When it comes to spending, many just look at price tag amounts. Regardless of how much you spend, some purchases offer the promise of major savings in the future. For those purchases, you should consider the value instead of the cost.
With the five following investments, you will spend money now, but save money in the long-term.
It was impractical to install renewable and solar energy even in giant corporations in the past. Now, wind, solar, and other renewable energy sources are much cheaper and more efficient.
Going off the electricity grid is no simple process. Even though photovoltaic panels might not be a viable option for your home, just one small solar tube in your kitchen or bathroom can cut your daytime electricity usage significantly.
Check your local area’s codes, evaluate your daily and seasonal energy use, and then research the available technology options.
For people who are interested in investing in solar energy projects and facilities that are looking to go green, crowd-funding platforms now exist to make that endeavor possible.
Air companies advise setting your thermostat to match the outside temperature (around 80-90 in the summer and 50-60 in the winter) when on vacation or out of the home for long periods. However, many forget to reset the thermostat on these occasions. This oversight could result in your system freezing up or your energy bill increasing.
A programmable thermostat with automatic settings is easy to install and only costs about $50. When leaving for long periods, you can set the thermostat at 85, for instance, and have it reprogram itself to a more comfortable temperature the day before you return.
Heating and cooling charges account for about half of a home’s energy bill. A programmable thermostat pays for itself in about four months and can result in savings of roughly $180 a year.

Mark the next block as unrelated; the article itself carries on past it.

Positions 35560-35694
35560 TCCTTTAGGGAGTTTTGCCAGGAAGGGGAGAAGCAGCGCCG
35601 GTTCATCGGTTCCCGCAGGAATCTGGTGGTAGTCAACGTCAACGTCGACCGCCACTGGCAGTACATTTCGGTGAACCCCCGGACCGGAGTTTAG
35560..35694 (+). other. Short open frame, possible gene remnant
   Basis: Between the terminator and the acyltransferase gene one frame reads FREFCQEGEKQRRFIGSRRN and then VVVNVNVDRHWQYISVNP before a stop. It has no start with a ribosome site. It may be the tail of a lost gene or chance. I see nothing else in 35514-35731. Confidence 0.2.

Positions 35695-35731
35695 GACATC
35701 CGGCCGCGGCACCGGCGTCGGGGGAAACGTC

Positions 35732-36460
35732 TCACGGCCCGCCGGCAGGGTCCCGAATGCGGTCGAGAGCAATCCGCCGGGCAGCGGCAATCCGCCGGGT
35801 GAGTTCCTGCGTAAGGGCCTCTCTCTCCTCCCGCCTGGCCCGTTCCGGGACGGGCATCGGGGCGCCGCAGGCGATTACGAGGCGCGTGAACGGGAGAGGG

Car buyers now prioritize fuel economy. Manufacturers are responding with CVTs, hybrid models and diesel options to satisfy consumers.
When hybrid cars first arrived on the market, the awkward sizes, unappealing styling, and high MSRPs left many wary. However, if you scroll through a list of KBB fuel-efficient cars, you’ll find that hybrids have become both cool and affordable.
While many hybrids and electric cars get around a 30-percent up-charge from the fuel version, the excellent fuel economy rates mean a few years of steady driving allows you to recover that extra cost. Plus, with options as low as $14,000 and offerings of 50 MPG per city, you’ll surely breathe easily as you skip your weekly visit with the gas pump.
Reusable Water Bottles
Purchasing a reusable water bottle translates into large grocery savings. Buying plastic water bottles every week is not only inefficient, but the bottles pollute the environment as well. Considering the “eight glasses of water a day” rule, even a 24-pack of bottled water goes quickly with the discarded bottles loading down a recycling bin or trash can.
Reusable water bottles come in various sizes to keep you hydrated around the clock. Feasible options cost between $10 and $20. Many even feature a small, built-in carbon filter to remove most impurities so you can safely refill from any tap or water fountain.
Contract-Free Cell Phone Service
Cell phone companies use long-term wireless contracts to generate profits. This is why the actual phone purchase seems quite reasonable, especially if you wait for an upgrade.
However, those wireless contracts are less than reasonable, and no matter the upgrade discount or rebate offer, you’re paying top dollar for a very controlling service. Considering smartphones’ popularity, consumers must either monitor data incessantly or opt for a more expensive plan.
Instead, try paying more for the phone and finding a contract-free provider in your area.
These investments will help you, in both small and large gestures, to profit well beyond your initial payment. Understand value, not price, and you’ll learn frugal, smart spending.